Summary (Magill's Literary Annual 1991-2005)
René Wellek’s latest volume in his monumental A History of Modern Criticism: 1750-1950 is the next to last book in the project. It is also one of the most interesting volumes since it deals with such influential movements as Russian Formalism and with prominent figures such as Mikhail Bakhtin and Walter Benjamin in addition to critics and schools of criticism with which most American readers will be unfamiliar. Wellek is not only an expert on this material but he has also been a participant in and critic of some of the figures and movements he writes about. So it is a book that has a special claim to authority.
The first section of the book is devoted to German Symbolism. What these critics mean by “Symbolism” tends to be very different both from the connotations of the term associated with the French Symbolists and from the conventional generic meaning of the term in literary criticism. Wellek cites the view of symbolism of Friedrich Gundolf: “In symbolic art the I and the world coincide.” These critics were preoccupied with the mystery behind the appearance that is revealed in the greatest art. The symbol was not, to them, a literary device—traditionally distinguished from allegory—but a mystical revelation. Wellek introduces this section by singling out Thomas Mann as a representative figure of this period. Mann did share the German Symbolists’ nationalism and interest in a national literature but was not an important critic in his own right.
“Three Thinkers,” a section on Sigmund Freud, Carl Gustav Jung, and Martin Heidegger, would seem at first glance one of the most significant parts of the book. Wellek, however, limits his discussion of these figures to the literary criticism they wrote; he does not discuss how their ideas influenced others. Reduced to this level, there is not much of continuing interest. Wellek discusses Freud’s essay on Hamlet as an example of the Oedipus complex. Freud’s idea of art as a continuation of play is also cited; this concept later became an important element of psychoanalytical criticism. Wellek concentrates on Jung’s negative evaluation of Joyce’s Ulysses(1922) and only briefly mentions at the end of this section Jung’s concept of the archetype, which later became the theoretical basis of myth criticism. He also touches on Heidegger’s existentialist views and on his desire for a national revival that led him to embrace National Socialism. Wellek also criticizes Heidegger for imposing his philosophy on his literary criticism. For Heidegger, literature was not “a linguistic or formal structure, but a mysterious pronouncement of Being.”
Two sections on “Scholar Critics” follow; the first, dealing with Romance Philology, is fascinating. The first critic treated, Erich Auerbach, wrote an important book called Mimesis (1946; English translation, 1953). Wellek had reservations about the concept of “realism” underlying Auerbach’s book when he reviewed it in 1953, and he still has some reservations. He finds problems in Auerbach’s subjective and shifting concept of “realism.” Even though Wellek admires Auerbach’s learning, he is forced to question his methods in creating not literary history but instead one man’s view of the nature of existence.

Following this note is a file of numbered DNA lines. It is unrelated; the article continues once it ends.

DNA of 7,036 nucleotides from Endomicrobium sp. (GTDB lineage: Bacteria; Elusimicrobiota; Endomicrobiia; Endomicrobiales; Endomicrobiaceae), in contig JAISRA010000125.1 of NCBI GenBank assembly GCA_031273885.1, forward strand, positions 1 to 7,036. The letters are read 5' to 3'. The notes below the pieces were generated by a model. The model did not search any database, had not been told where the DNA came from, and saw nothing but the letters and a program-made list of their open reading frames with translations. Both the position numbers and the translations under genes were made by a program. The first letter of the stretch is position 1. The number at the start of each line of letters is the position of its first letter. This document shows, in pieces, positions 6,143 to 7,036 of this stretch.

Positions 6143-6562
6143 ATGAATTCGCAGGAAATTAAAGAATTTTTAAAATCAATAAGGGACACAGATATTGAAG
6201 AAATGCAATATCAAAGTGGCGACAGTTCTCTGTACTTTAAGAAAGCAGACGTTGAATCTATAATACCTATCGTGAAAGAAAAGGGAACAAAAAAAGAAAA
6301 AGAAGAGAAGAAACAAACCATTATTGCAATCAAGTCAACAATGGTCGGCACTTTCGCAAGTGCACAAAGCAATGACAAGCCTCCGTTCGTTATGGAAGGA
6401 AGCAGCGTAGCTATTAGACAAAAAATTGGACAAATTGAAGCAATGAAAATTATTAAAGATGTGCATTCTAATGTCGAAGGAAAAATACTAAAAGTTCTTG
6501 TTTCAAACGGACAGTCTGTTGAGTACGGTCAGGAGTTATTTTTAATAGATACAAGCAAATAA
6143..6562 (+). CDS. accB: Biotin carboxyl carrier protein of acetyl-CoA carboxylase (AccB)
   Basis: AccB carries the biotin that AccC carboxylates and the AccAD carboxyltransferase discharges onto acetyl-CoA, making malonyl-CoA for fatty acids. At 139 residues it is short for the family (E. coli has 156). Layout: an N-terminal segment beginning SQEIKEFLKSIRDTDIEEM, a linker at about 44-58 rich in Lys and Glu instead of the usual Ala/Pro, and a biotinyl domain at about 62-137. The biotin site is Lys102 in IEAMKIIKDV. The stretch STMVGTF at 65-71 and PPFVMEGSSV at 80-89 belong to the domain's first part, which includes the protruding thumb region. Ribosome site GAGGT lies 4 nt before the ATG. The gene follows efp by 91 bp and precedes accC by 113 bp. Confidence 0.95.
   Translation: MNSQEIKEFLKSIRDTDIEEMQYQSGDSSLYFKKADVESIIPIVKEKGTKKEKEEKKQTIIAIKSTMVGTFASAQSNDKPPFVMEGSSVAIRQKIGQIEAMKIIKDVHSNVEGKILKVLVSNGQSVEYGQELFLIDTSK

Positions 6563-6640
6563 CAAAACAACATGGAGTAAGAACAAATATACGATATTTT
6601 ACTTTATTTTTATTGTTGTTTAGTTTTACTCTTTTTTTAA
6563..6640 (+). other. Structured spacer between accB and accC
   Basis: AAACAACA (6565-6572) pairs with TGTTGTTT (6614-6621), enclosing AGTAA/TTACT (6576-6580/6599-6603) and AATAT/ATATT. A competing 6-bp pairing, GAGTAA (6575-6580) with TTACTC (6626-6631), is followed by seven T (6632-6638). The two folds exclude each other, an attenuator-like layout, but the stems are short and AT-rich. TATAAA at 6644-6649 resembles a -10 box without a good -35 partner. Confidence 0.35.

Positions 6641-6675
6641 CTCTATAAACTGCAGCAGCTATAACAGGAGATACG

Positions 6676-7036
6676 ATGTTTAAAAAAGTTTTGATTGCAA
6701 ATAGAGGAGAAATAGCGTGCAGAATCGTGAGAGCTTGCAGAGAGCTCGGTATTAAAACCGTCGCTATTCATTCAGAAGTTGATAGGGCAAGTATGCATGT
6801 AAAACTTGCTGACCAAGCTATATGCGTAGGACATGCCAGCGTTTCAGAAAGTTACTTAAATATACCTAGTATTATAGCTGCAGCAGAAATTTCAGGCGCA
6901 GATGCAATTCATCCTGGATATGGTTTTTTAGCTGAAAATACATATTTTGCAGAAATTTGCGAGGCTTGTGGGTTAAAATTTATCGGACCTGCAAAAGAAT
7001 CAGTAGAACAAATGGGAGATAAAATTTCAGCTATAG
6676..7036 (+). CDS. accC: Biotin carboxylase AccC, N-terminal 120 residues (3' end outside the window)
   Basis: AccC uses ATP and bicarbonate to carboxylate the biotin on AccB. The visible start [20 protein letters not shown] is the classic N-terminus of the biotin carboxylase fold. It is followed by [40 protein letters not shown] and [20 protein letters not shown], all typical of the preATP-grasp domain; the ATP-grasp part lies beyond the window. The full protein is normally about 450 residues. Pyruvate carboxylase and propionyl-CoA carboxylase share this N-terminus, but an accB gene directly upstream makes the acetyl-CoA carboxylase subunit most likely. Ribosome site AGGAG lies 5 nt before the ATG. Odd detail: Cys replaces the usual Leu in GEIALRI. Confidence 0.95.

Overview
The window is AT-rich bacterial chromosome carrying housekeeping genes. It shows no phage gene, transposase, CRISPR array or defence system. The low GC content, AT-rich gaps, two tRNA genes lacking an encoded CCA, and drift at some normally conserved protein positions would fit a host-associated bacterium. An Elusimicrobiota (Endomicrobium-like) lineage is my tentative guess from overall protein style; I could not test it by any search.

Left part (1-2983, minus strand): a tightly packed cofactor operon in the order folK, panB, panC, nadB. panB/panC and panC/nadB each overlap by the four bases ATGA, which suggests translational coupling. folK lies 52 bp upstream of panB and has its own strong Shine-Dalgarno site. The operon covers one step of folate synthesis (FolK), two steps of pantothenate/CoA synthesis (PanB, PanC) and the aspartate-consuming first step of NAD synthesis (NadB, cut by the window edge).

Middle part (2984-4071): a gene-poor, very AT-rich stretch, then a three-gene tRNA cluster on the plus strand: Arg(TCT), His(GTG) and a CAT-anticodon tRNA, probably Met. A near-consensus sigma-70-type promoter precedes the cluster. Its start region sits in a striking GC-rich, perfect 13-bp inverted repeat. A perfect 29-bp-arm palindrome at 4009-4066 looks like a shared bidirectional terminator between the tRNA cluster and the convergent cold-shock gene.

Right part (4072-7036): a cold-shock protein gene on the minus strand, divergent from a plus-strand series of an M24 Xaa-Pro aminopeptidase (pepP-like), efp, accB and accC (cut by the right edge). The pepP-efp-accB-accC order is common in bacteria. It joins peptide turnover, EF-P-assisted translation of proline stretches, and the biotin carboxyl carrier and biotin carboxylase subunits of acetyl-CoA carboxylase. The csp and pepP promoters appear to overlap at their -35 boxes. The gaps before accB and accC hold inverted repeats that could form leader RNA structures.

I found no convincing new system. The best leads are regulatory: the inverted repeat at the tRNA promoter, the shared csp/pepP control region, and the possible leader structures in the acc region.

Wellek’s discussion of Ernst Curtius and Karl Vossler is less sympathetic. The discussion of Leo Spitzer is much more interesting. Spitzer pioneered stylistics criticism. Wellek finds Spitzer’s early criticism to be faulty since it relies on a subjective recognition of the “soul” of the writer. Spitzer tried to provide a justification for his method, but he could get no further than defining the moment of recognition as a “click.” The later work of Spitzer was much more important. Wellek praises him for his ability to perceive and convey the sense of unity in a literary work; Spitzer’s many studies of individual works stand as models of stylistics criticism.
The largest section of the book is devoted to the Marxist critics in Germany and Russia. The most important German Marxist critics are Walter Benjamin and George Lukács. Benjamin was not interested in aesthetic criticism—Wellek’s major critical interest—but in the “truth content of a work of art.” His later criticism after the rise of Adolf Hitler became more consciously Marxist as it emphasized the social conditions of the time as determinants of a work of art. Wellek dismisses some of this criticism as merely “ideology,” but Benjamin’s essay on Goethe for the Soviet Encyclopedia was rejected because it was not Marxist enough. Wellek claims that “Politics in a wide sense dominates the later writings of Benjamin as it dominated his life.” Wellek, however, is not interested in discussing whether Benjamin’s criticism met the test of orthodox Marxism. His concern is literary criticism and not ideological purity.
George Lukács was a more...
(The entire section is 2018 words.)
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